Doncaster Voices: What more can be done for Doncaster’s youth?

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Welcome to Doncaster Voices, your weekly debate forum. This week we talk about Doncaster’s youth.

Alannah White, Doncaster Youth Councillor

Across Doncaster there is a massive gap between educational establishments such as our schools and colleges and the requirements of the job market. As the business sector grows, it provides job and placement opportunities for young people – expansion of the airport, National Rail College and iPort. Our educational establishments need to address the gaps in the curriculum to meet the needs of required skills that will help the business sector thrive. Young people in Doncaster need to learn the basic skills around applying for jobs, interviewing techniques, CV writing and how to gain skills that employers are looking for. More can be done to make these jobs widely known and readily available. Many young people are led to believe they are required to follow a traditional route to get a job. They are not aware of other opportunities for them like the ones listed above.

Bill Morrison, Chair of Trustees at East Doncaster Development Trust

We don’t have youth clubs like yesteryear. Reintroduction is part of a solution. New-style clubs with 21st century approach – gaming areas, area for TV sports and lounge with coffee bar, themed perhaps. In addition why not have weekend boot camps for the more energetic – obstacle courses, rock climbing, camping. More importantly the youth must have a level of control and ownership of all activities. Their ideas must be listened to and acknowledged. Participation and partnership is the way forward. You cannot ask them “what would you like?” and then ignore them because, if you do, you are courting disaster. Youth of today are nothing like we were. They live in a technological age and seek entertainment and leisure pursuits of the same. Of course, if all else fails, bring back conscription to teach them. Joke! Or is it?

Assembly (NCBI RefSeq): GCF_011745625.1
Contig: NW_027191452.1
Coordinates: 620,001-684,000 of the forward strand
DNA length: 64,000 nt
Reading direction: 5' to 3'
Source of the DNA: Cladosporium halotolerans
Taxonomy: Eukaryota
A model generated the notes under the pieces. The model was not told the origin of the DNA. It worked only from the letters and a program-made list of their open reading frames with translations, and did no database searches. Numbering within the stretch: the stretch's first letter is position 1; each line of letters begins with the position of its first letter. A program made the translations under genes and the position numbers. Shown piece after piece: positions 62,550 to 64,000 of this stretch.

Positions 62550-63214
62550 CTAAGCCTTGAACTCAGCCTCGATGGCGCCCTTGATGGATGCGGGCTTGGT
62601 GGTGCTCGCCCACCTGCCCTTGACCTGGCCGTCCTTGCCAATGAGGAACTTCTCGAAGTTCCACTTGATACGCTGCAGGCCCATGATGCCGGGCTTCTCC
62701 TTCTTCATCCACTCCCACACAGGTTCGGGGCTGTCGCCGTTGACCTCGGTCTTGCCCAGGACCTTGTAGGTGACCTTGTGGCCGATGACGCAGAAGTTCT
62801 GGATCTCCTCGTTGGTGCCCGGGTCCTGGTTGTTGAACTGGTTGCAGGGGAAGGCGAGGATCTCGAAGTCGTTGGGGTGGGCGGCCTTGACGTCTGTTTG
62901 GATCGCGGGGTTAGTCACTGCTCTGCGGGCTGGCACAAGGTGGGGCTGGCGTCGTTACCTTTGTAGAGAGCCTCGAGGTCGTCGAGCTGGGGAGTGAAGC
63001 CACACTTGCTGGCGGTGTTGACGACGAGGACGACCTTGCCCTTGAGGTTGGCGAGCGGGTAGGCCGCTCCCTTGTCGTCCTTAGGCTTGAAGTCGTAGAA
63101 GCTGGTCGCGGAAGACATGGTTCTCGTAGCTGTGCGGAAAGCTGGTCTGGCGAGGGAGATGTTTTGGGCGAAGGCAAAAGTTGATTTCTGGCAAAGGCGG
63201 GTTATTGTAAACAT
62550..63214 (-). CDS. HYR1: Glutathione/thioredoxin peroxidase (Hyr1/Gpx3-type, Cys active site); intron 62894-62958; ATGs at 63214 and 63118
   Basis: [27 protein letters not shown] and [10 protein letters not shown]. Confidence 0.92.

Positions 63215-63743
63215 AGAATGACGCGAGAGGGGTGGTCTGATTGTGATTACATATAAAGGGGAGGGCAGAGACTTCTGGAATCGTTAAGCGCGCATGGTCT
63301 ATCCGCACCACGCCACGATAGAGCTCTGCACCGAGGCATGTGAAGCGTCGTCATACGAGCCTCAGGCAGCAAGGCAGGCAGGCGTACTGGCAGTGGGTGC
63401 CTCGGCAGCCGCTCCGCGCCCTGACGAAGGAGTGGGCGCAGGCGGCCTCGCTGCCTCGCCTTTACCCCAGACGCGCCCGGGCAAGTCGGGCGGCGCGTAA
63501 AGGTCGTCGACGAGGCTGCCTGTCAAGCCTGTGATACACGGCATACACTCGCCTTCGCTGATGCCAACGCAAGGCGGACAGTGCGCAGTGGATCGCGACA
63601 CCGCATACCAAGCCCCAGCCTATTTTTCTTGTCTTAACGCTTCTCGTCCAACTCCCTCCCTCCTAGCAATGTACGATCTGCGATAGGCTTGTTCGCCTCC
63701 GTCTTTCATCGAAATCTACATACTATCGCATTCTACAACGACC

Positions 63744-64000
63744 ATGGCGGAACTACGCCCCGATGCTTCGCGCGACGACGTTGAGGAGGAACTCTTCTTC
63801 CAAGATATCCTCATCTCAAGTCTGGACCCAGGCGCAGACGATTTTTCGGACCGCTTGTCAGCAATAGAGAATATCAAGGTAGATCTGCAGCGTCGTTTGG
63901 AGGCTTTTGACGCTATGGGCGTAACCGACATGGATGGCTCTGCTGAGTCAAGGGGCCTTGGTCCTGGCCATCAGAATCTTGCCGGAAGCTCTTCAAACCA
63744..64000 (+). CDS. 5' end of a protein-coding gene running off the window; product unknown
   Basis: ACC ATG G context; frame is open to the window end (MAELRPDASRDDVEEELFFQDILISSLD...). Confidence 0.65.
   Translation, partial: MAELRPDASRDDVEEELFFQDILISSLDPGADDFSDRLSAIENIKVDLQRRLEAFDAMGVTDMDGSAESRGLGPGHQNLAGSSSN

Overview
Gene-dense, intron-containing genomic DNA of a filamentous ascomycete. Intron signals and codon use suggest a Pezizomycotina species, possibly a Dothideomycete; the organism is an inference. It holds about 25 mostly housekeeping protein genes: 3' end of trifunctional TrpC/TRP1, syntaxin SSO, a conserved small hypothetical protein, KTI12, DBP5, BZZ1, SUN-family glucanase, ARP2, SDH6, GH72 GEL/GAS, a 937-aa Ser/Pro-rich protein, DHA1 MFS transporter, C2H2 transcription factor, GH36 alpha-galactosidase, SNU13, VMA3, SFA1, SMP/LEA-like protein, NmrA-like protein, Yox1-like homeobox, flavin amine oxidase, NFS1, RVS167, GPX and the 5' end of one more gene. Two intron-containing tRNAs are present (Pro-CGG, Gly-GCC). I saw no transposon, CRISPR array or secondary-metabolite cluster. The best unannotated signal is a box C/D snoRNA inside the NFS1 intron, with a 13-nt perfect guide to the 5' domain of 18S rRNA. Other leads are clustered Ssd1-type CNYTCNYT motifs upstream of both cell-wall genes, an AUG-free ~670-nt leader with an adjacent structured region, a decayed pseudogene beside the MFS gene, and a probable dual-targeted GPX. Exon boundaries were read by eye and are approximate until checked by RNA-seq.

Aidan Nicol, Doncaster Youth Councillor

Doncaster is the place that we call home and, despite its ever growing potential and exciting improvements, I feel it lacks the youthful glow that other places seem to thrive off. I think it’s essential for young people to engage with the authorities and decision-makers so we have a firm input in the town we could potentially be bringing our own children into in the future. Being part of the Youth Council enables me to do this. However, we need to target the wider mass of young people who perhaps don’t have such fantastic opportunities. We should also aim our focus at the young people who live in the more rural districts of Doncaster, who are particularly deprived of their say. However, I feel that the youth of Doncaster should also be showing more of an effort to engage as it is ultimately a two-way process.

Jackie Hewitt-Main, founder The Cascade Foundation